We took a road trip with some friends from Minnesota to Florida one year, and the guy refused to stop for gas until he had less than 1/8th of a tank in the van, and this was in the winter with a rental, trying to see how far he could get. And he was a fire chief involved in emergency management. That’s just not the way I operate but I understand I’ll waste a little money now and then.
In the Far North, smart people I know replace the battery just before the 5th winter. At -45 to -50 it’s just too risky to have a no start situation. Those batteries would go another 2-3 years in Seattle, but not there.
We often spend nights in the mountains where we cannot plug in. The first sign of a very sluggish start is our signal to change batteries, usually 7-8 years with thin winter oils, such as 0W30 or 0W20.
I think we are conflating different issues. Now you are talking about fleet cars, often driven with higher mileage, perhaps stop and go driving and a host of other reasons why 5 years might be better. Do you ever actually test them ? Not only that, but let me ask, do you buy a better battery to begin with ? Also, you are buying fleet vehicles to begin with, probably with less viable batteries and where…,in hotter climates?
@Docnick Far north ? What do you define as far North ? Because of it’s in this state ( Maine) NO THEY DON’t
But of course it’s a cya statement when you say…"smart people"
Smart people test their batteies and replace them when they fail to pass a load test…,they don’t arbitrarily change batteries. So you change your batteries every 7 to 8 years…at the first sign of trouble. That is load testing of sorts. I test mine fairly regularly after about five years and at the first sign of trouble after I am sure that it IS the battery.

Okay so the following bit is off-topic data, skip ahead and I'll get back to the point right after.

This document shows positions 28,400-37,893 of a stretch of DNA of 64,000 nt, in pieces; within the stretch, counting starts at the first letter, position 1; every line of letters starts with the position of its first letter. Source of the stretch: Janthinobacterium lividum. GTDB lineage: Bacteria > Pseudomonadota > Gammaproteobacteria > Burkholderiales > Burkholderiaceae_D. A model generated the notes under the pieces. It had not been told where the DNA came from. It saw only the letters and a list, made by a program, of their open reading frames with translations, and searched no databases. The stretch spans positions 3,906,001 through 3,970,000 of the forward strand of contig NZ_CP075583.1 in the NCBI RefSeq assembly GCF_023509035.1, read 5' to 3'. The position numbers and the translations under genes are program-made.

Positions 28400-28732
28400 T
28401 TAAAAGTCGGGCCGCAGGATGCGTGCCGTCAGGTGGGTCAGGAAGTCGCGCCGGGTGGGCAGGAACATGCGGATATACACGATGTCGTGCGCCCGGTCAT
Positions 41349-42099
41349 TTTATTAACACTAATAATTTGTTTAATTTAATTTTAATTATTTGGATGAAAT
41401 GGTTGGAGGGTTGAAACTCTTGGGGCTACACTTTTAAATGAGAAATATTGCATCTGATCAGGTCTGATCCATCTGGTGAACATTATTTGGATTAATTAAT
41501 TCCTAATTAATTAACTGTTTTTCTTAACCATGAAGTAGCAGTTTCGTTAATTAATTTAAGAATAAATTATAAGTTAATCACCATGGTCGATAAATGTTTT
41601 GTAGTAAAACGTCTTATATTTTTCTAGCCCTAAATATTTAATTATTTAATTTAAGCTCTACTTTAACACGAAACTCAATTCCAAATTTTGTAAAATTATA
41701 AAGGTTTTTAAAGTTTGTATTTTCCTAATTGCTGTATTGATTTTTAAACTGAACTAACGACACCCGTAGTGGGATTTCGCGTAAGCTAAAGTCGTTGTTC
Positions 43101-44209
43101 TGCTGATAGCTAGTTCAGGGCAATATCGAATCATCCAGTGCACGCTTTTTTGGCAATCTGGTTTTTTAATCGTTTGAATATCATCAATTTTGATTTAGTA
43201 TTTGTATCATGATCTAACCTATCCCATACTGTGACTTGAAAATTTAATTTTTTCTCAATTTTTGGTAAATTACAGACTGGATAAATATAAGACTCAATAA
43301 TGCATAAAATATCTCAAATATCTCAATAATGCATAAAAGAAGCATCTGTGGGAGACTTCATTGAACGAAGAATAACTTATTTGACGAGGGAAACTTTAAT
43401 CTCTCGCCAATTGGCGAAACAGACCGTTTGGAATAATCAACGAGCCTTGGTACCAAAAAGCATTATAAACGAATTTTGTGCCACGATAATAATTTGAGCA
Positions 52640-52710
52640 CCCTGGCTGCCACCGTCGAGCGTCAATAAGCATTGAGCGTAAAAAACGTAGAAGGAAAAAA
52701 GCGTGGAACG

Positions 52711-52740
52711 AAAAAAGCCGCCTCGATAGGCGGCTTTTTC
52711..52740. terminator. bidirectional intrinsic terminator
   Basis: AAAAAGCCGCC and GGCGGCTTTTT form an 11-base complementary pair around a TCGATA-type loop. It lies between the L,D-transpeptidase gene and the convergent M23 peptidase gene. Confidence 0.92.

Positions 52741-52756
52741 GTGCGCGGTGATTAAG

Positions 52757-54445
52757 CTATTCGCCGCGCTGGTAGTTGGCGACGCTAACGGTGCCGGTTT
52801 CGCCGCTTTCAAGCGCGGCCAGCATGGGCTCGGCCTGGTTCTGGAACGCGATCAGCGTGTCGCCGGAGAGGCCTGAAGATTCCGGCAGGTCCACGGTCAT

Batteries are one of the biggest money making schemes in the auto parts industry. and, ANYONE WHO ARBITRARILY BUYS A NEW BATTERY every so many years regardless without testing the old one regularly as proof of need, plays right into thier hands. A new crappy battery can fail too. I guess you guys don’t believe your own testing equipment or, you believe the parts counter guy.
Battery company employees gotta eat too. Better we buy batteries than they get laid off.
That I can go along with. Just glad it’s those of you who are rolling in doe that do it so I don’t feel so guilty.
As a matter of fact, yes, I do test the fleet batteries
If they fail before 5 years, I replace them at that point
However, when they reach 5 years, they get replaced. Regardless of if they pass
Can you define “less viable batteries” . . . ?
I’m afraid I don’t really understand what you’re getting at
@dagosa Far North is Northern Canada and Alaska. Standard batteries in vehicles there are heavy duty, of course.
The jumper packs available now are a great idea; I’ve had one for a number of years.
Everyone has their own threshold for acceptable risk. Me, I never replace a battery until it shows signs of failing. Knock on wood, never been stranded by a battery yet. My current silver-back is the original battery in an '03 Camry. Many of my OEM batteries have outlived my ownership of the car at around 10-12 years…I knew living in the cold would pay off sooner or later
capable of working successfully; feasible.
I am going to guess too that you replace the battery with no better battery then the one that came out. (T or F)
That’s standard operating procedure. A parts store in Alaska would loose lots of business if he carried and sold many lower capacity batteries. The parts stores in most northern communities even in the continental US carry more batteries with higher capacities and push them as replacement. Cars sold in the north IMHO, should be sold with decent HQ batteries. My relatives in the auto business in parts and service indicated as much. They sold new cars with good quality batteries. BTW,I feel uneasy without a jumper…or two laying around. I use them a lot for a variety of “other” uses.